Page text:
This season, in partnership with ARTS.BLACK, ArtSlant is publishing a series of essays on security, guards, labor, and privilege in museum spaces.
- • Series introduction, and “Security // An Evidence Locker” | Sarah Rose Sharp
- • “No Photos Please: Finding Respect and Value in Museum Communities” | Adriel Luis
- • “The Trappings of a Museum Guard Grind” | Andre Torres
In my experience, when you tell someone that you’re a gallery guide at a museum, they think you’re a tour guide. “No, no,” you tell them. “That is the job of the docents.”
“What the hell do you do then?” they ask.
I worked as a part-time gallery guide in an unnamed museum from October 2015 to March 2016, and I’m still not totally sure what I was doing there. To be fair, I was probably the worst gallery guide to ever grace that place. A more dedicated gallery guide could give you a detailed, poetic summation of our duties. When I explain the job to people, I just say that the gallery guide is, basically, a combination of a guard, a docent, and a janitor.
Officially, our main task was to have deep, meaningful one-on-one conversations with museum visitors about the displays and the works in the collection. This supposedly deepens their connection to the museum and makes them more likely to come back, or God willing, buy a membership. If I’m being completely honest though, I probably had a deep connection with a visitor about twice during the six months I worked at the museum. The bulk of my day was spent picking up used tissues, telling visitors where the bathrooms were, and herding children.
Over a quarter of the visitors to this museum were students on field trips. They were invariably accompanied by chaperones who hid in crevices and stared at their smart phones. Dear Lord, how they loved to stare at their smart phones! Why!? I can’t tell you how many times a class of sixth or seventh graders (the most spiteful and malicious of all age groups) would come in and be set loose like so many wild animals. One time a chaperone responsible for ten middle school boys just flopped down on a couch with his phone at the entrance of the gallery. Every time I would run into the boys trying to climb up to the ceiling beams or tearing down didactics from the wall, I would escort them back to the chaperone. He would walk with them a few feet, then sit on another bench and go back to Candy Crush or Tinder or whatever the hell he was doing.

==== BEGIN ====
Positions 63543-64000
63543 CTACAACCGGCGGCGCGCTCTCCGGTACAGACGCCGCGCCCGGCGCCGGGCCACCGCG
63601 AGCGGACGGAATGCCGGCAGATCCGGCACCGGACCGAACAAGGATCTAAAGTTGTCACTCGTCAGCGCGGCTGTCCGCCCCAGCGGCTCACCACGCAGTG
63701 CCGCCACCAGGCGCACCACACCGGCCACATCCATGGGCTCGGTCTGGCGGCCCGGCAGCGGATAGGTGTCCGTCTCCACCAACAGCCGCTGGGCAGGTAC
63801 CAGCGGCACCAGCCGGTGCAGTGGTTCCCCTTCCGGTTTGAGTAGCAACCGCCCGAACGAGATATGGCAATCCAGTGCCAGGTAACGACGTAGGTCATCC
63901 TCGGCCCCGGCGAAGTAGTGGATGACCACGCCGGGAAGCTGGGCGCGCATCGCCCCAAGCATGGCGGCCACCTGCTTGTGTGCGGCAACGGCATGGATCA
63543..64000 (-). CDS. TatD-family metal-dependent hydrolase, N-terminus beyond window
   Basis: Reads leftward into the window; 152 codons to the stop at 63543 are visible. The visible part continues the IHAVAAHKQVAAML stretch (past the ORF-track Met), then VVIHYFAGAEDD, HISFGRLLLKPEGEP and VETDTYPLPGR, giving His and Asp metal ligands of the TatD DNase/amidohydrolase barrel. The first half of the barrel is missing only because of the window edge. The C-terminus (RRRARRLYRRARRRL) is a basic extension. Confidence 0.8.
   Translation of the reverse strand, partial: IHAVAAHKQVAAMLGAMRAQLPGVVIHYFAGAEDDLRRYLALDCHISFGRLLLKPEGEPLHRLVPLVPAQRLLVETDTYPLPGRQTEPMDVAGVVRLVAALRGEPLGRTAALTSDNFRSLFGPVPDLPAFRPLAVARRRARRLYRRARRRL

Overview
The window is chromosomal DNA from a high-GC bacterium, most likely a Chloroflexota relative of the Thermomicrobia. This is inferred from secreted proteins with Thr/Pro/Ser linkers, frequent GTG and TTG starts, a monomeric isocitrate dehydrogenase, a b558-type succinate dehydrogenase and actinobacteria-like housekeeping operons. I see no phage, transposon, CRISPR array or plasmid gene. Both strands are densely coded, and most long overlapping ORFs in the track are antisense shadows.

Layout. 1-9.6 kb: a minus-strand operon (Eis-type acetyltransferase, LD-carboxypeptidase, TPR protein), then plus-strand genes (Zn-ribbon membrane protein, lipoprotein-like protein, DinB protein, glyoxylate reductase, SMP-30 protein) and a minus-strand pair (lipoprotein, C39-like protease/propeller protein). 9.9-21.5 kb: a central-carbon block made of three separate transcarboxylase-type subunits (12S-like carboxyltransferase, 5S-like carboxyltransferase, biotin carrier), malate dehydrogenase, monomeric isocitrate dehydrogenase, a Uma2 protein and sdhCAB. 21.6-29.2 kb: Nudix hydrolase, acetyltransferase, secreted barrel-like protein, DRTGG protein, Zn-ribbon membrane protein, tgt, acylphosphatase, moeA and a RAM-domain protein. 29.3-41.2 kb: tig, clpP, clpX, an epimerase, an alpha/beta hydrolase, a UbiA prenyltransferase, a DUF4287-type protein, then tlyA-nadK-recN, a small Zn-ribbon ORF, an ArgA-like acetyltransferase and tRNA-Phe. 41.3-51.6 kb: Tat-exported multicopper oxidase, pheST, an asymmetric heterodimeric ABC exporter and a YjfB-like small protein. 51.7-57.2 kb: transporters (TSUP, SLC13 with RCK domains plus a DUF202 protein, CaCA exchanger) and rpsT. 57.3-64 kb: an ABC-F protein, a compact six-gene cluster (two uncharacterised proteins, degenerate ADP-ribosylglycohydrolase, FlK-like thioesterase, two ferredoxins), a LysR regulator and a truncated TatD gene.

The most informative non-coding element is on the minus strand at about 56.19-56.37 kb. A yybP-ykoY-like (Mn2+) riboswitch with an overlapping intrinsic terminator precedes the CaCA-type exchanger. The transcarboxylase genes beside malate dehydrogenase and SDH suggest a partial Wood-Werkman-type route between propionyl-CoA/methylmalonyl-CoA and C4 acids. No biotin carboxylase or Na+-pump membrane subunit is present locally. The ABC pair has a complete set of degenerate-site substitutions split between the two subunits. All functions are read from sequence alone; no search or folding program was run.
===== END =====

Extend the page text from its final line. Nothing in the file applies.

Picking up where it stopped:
The museum where I worked was a little unusual as it had an art section, a history section, and a science section. I was most often in the art section as my glorious Master of Fine Arts degree made me an “expert.” The art gallery was the real action zone because it had the most objects that were likely to be destroyed by visitors. That section was also where my favorite security officer, let’s call her Paula, was often stationed. She and I would team up and force every school group into total submission.
Museum Guide, Video by the author
Let me digress for a moment and explain the complex relationship between the gallery guide and the security officer. The main duty of the gallery guide is to provide customer service. We had to make sure the displays in the museum were protected, but we were instructed to do that in the most amiable way possible so that the visitor didn’t feel that they’d been chastised. Security officers, from what I saw, were more concerned with keeping order than glad-handing visitors. Paula never seemed to give a fuck if a visitor was feeling chastised or not; her priority was to keep people from touching shit. If someone touched something, she would sometimes holler at them from across the gallery. “Sir! No touching,” she would yell, brazenly. I got a sick sort of pleasure from seeing her drop the hammer on visitors in a way I only wished I could.
Paula would sometimes catch a visitor violating a rule and tell me to go deal with them. She called me her kickboxer. I guess because I’m big and tall. This was a pretty silly nickname for me though since I was totally sheepish to rule-breaking visitors.
“Hey there,” I would whisper, “I’m so sorry to have to ask you this, but could you please wear your backpack on the front or hold it to the side. We have this weird rule about backpacks. I know it’s a hassle. Actually, I could run it out to a locker if you want! Sorry! Love you!”
“... That day I saw a child beat a painting with both hands as if he were playing a bongo drum.”